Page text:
All nodes defined in the subgraph have the attributes style=filled, color=white by adding the line node [style=filled, color=white];.

Grouping nodes

The graph:

grouping_nodes.png diagram
The code:

<dot file="grouping_nodes" dothash="off" >

digraph G {
  {
    node [shape=plaintext, fontsize=16];

    1975 -> 1980 -> 1985;
  }

  { rank=same; 1975; a; b; c; }
  { rank=same; 1980; d; e; }
  { rank=same; 1985; f; g; h; i; }

  a -> d;
  b -> e;
  c -> e;
  d -> f;
  e -> g;
  e -> h;
  e -> i;
}
</dot>
Explanation:

In this graph three groups are defined, by putting them inside a block, defined by { }.

The first group defines the nodes 1975, 1980 and 1985, by connecting them together; these nodes are of the type "plaintext" with font size equal to 16. We do this because the years are to be placed to the left as a timeline and therefore the font size is choosen to be a little larger.

The next three groups for example { rank=same; 1975; a; b; } ensures that the nodes 1975, a and b are on the same level, of course, because a and b occured in 1975 (It is left as an exercise to the reader to figure out what a and b actually is).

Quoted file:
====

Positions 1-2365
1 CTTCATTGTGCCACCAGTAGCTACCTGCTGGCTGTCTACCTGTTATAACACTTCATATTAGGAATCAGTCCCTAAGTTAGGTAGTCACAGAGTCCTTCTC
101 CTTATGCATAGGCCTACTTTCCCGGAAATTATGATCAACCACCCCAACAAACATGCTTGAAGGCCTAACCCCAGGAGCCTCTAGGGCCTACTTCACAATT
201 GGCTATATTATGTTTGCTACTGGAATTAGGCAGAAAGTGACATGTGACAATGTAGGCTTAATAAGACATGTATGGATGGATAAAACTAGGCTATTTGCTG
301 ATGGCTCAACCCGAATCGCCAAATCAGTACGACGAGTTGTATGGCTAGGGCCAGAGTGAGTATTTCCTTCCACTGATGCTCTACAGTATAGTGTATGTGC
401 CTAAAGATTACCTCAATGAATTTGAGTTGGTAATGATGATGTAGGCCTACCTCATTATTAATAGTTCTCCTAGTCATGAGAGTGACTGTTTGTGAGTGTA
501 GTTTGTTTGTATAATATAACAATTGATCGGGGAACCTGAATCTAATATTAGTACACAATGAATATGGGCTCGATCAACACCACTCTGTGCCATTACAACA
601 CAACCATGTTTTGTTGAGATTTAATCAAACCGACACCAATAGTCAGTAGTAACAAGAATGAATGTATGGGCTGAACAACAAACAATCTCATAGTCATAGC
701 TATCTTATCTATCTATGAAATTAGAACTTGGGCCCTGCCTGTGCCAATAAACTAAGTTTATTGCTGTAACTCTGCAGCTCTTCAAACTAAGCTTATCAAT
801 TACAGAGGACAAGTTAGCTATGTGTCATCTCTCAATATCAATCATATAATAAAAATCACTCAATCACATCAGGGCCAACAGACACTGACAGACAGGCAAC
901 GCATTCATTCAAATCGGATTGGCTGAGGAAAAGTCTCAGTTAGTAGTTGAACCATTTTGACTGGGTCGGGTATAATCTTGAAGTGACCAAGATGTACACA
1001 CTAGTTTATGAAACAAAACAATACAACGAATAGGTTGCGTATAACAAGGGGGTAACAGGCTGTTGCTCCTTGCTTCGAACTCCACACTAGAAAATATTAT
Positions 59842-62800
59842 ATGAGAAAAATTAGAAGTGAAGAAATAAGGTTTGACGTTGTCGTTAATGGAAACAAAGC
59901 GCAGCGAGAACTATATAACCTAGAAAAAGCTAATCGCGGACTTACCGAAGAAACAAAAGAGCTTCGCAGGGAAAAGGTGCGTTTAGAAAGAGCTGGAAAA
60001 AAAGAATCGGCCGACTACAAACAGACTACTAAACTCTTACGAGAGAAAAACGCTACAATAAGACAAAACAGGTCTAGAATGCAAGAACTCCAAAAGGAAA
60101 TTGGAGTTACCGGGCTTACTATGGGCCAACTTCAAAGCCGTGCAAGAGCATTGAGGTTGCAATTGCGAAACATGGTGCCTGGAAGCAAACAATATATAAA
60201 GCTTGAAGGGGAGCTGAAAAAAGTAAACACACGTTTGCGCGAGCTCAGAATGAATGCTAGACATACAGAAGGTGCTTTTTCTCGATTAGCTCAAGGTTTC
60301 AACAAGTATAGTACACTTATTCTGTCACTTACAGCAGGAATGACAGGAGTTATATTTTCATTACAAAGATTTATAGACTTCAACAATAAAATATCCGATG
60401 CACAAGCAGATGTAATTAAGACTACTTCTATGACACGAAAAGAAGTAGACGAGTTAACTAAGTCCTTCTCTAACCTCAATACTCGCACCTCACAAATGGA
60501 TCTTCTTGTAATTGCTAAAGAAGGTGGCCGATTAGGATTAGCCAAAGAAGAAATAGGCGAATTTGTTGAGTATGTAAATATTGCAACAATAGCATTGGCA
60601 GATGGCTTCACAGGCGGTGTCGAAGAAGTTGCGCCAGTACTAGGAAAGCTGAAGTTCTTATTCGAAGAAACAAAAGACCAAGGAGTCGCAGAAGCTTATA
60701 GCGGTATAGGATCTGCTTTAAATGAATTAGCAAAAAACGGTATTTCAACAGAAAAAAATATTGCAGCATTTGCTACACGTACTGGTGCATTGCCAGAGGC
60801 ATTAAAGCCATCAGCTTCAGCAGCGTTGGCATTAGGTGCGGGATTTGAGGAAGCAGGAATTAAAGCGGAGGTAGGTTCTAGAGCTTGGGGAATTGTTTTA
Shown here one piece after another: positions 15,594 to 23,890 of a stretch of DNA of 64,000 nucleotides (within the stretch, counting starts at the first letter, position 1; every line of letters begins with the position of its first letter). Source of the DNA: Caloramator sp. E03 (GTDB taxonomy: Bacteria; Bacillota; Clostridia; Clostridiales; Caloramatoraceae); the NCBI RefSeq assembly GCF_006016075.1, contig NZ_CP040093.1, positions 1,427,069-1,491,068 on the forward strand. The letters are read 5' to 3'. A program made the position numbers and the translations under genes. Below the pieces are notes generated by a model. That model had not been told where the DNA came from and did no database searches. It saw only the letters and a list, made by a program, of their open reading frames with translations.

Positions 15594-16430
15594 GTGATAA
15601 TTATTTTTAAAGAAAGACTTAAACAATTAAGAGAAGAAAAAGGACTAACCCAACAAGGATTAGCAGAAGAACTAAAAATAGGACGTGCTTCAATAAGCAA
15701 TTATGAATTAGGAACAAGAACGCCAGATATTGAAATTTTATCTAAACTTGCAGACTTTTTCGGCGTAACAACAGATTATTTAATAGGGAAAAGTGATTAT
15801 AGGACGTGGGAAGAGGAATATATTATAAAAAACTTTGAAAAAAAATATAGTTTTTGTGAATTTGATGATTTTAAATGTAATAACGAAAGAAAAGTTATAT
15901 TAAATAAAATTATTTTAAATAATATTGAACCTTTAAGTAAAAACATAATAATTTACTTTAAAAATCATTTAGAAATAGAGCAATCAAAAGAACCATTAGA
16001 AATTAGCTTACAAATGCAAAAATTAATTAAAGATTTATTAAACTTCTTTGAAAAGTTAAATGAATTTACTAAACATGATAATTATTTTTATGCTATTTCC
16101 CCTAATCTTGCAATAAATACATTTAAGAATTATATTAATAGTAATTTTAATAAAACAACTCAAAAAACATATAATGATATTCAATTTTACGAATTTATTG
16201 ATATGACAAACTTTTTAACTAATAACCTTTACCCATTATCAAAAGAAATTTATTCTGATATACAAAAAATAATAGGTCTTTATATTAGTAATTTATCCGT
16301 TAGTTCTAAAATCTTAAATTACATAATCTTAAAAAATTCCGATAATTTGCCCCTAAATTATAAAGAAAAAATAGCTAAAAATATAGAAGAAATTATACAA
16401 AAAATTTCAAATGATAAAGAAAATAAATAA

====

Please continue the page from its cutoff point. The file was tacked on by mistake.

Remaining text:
Following the last group definition we define all edges.

Ladder Diagrams

The graph:

ladder_diagram.png diagram
The code:

<dot map=1>
digraph ladder {  ranksep=".1"; nodesep=".1"; 

# Define the defaults
  node [shape=point fontsize=10]
  edge [dir=none fontsize=10]

# Define the top nodes
  left [shape=none]
  right [shape=none]

# Column labels
  a [shape=none]
  b [shape=none]
  c [shape=none]
  d [shape=none]

# Leftmost vertical column
  left -> a [style=invis]  a -> a1 [style=invis] 
  a1 -> a2 -> a3 -> a4 -> a5 -> a6 -> a7 -> a8 -> a9 -> a10 ->
    a11 -> a12 -> a13 [weight=1000]

# Rightmost vertical column
  right -> d [style=invis]   d -> d1 [style = invis]
  d1 -> d2 -> d3 -> d4 -> d5 -> d6 -> d7 -> d8 -> d9 -> d10 ->
    d11 -> d12 -> d13 [weight=1000]

# Draw the top labels with the dotted line
  { rank=same; left right
    left -> right [style=dotted]  }

# Draw the 4 column headings, no line
  { rank=same; 
    edge[style=invis]
    a -> b -> c -> d   }

# Draw the two center columns
  b1 -> b2 -> b3 -> b4 -> b5 -> b6 -> b7 -> b8 -> b9 -> b10
  c1 -> c2 -> c3 -> c4 -> c5 -> c6 -> c7 -> c8 -> c9 -> c10
  
# Now each step in the ladder
  { rank=same; 
    a2 -> b2 [dir=forward label="S1" URL="http://foswiki.org/" ]  }
  { rank=same; 
    b3 -> c3 [dir=forward label="S2" ]  }
  { rank=same; 
    c4 -> d4 [dir=forward label="A"]  }
  { rank=same;